Thomas, you see them now becuase it is cheaper to re-buy that to re-label or return. As an example a parts store next to where i work changed their color scheme. Rather than corporate re-brand or just sell as is they had the store just fill the dumpster. I mean $1,000's worth of parts just chucked into the trash. Also with the covid many shops have went under. We have had a 20% reduction here alone. People going into clean out those shops just see scrap metal.

Fun climate fact, global warming leads to an ice age. When the polar caps melt the heat from the sun is absorbed by the ground and sea water rather than reflected back into the atmosphere. This lowers global temps. The lower temps lead to a covering of ice and snow which then covers the polar caps leading to global warming trend by reflecting the heat back into the atmosphere... 

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We're not as built up out here and what I often see is a replacement spring that never got put on and was thrown out when they cleaned the garage after Grandpa dies; Or helper springs, or one time a new spring pack on a pickup that was totaled before it could even lose the label---and with the climate out here that was probably less than a month.

When I lived in Columbus, OH, I once had a student that worked at a place that built the large cube EMS units on large pickup frames bought new and driven 19 miles from dealer to shop and then had the springs replaced with heavier ones.  Those springs were scrapped for liability reasons.  I only accepted a pack or two because it's way to easy to start your own mound of scrapmetal.  I probably have more metal than I can use in my lifetime out here already!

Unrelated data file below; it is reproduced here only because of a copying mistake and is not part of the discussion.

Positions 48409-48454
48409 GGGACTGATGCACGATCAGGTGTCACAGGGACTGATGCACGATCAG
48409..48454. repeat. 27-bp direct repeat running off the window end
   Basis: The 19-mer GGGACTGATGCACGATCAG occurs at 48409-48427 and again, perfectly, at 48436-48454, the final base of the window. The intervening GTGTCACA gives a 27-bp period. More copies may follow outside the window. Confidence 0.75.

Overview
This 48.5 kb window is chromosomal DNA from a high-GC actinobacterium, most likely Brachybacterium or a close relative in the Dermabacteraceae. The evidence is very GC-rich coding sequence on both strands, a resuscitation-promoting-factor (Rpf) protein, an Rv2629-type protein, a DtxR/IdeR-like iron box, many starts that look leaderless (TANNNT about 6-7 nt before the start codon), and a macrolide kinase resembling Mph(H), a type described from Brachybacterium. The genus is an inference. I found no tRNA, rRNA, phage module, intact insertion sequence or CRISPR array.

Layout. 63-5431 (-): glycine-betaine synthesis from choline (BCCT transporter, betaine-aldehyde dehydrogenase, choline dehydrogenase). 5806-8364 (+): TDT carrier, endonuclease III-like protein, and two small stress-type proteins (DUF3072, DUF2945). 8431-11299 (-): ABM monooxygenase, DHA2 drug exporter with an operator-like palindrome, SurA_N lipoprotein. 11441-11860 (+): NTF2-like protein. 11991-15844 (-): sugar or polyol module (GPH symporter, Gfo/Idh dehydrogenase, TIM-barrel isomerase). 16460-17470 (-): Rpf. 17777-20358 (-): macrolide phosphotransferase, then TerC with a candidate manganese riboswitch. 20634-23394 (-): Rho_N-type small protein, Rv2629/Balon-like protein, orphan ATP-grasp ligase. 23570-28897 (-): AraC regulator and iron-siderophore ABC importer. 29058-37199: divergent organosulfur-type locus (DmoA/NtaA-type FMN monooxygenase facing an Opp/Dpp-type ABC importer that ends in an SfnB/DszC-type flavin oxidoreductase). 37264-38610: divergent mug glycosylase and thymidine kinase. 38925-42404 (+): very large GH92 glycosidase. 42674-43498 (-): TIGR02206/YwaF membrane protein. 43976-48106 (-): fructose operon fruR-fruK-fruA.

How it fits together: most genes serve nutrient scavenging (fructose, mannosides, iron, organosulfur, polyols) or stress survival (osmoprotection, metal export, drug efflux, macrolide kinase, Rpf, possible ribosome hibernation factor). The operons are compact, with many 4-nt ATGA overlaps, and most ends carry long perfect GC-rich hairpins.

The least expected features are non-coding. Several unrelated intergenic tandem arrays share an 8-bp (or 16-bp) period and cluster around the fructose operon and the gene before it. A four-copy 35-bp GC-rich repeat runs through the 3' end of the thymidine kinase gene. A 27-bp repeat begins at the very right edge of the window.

This is why we suggest finding a place that does lifts and lowers.  Back in AR, in the late 70's there was a local spring shop that still made their own and I'd just go buy their drops---much handier sizes and known good spring steel and cheap too.  IIRC I was paying US$1 a pound.

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Thomas, i had also forgotton that liability issue. It is more common here now to see new trucks getting lifted and such. I always liked the look on some ones face when the warranty company would not warranty a transmission becuase they had modified the truck by lifting it and putting on huge mud tires.